The Fulton County Board of Education today, Dec. 11, approved a recommendation to start the process to close Fulton Science Academy High School at the end of the school year.
Superintendent Robert Avossa first made the recommendation to terminate the school's charter at a school board work session on Dec. 4.
Avossa based his recommendation on what staff reports call "a history of insufficient governance capacity and poor decision-making on the part of the school’s governance board."
An independent audit released to the school board on Dec. 4 was said to show the Fulton School System has had concerns with the school throughout its seven-year history.
The audit also found similar management issues to those discovered with the June 2012 audit of Fulton Science Academy Middle School, which lost its charter when the Fulton School Board rejected its charter renewal. That school reopened as Fulton Science Academy Private School.
Both the middle school and high school shared governance board and staff leadership, which the audit said resulted in some of the same management problems at both schools.
The audit concluded that the high school also experienced inappropriate vendor relationships, self-dealing, and conflicts of interest as well as similar financial challenges and leadership issues.
IAG Forensics concluded that operational issues have created problems for the school since its inception in 2006.
The school, which first opened as TEACH (Technology Enriched Accelerated Charter High), has never achieved the full enrollment targets outlined in its charter contract.
This current school year, enrollment did not achieve the 80 percent minimum enrollment level required by the contract. The school has only managed to reach the minimum for one semester in the last seven years.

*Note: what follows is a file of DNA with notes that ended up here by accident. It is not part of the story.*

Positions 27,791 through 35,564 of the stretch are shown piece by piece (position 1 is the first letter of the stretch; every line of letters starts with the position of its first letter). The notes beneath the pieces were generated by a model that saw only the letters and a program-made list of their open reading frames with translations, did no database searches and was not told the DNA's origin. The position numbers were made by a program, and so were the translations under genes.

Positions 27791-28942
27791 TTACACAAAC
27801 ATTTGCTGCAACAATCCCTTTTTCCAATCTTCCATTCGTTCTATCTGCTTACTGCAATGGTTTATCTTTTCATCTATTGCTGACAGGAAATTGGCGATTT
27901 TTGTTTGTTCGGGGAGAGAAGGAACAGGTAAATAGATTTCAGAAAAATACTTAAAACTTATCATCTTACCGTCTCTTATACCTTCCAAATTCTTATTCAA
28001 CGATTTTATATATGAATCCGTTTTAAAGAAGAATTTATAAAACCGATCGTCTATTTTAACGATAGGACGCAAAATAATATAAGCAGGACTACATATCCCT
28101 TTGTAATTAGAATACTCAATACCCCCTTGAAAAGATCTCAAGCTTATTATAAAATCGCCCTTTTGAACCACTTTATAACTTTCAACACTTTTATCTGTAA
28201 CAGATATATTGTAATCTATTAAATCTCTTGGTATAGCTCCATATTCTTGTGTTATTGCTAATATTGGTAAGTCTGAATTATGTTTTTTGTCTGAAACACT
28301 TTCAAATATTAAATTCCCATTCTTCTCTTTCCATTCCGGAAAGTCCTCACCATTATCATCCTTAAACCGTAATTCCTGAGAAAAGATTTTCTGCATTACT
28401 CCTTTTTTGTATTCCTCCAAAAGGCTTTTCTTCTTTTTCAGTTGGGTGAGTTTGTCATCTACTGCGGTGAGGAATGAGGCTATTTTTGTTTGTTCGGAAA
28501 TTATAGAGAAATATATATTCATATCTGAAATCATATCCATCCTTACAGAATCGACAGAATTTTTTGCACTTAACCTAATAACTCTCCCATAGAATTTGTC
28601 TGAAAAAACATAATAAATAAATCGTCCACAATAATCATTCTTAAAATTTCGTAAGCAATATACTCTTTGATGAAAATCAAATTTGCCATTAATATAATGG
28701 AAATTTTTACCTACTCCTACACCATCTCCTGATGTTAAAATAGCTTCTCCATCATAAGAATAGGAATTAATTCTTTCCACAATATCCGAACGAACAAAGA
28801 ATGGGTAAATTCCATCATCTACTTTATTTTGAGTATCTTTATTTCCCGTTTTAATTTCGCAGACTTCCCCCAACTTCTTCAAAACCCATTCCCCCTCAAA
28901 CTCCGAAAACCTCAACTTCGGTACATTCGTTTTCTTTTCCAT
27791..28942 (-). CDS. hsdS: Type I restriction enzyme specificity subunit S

The audit report says the low enrollment contributed to the school’s inability to adequately provide educational services.
During 2011-2012, approximately 73 percent of the school’s seniors took online courses to have access to classes needed for graduation. In addition, 36 percent of those seniors paid an average of $500 to take some of the online courses.
“The audit raised some serious concerns about the high school’s governance and management,” said Superintendent Robert Avossa. “We have an obligation to proper oversight of our schools and we can’t allow ineffective operations to hamper student success.”
Linda Schultz, president of the school board, also voiced concerns. “The school board has a fiscal and civic responsibility to ensure the proper operation of all schools,” Schultz said. “We are concerned about the high school’s decreasing enrollment trend and its impact on the educational program.”
The high school’s governing board will now decide if it will accept the recommendation and begin preparations to close as of June 30, 2013, or if it will request a hearing to be conducted on Dec. 18, 2012.
Although Fulton County Schools is recommending termination of the school’s charter contract, the ultimate decision rests with the Georgia Department of Education.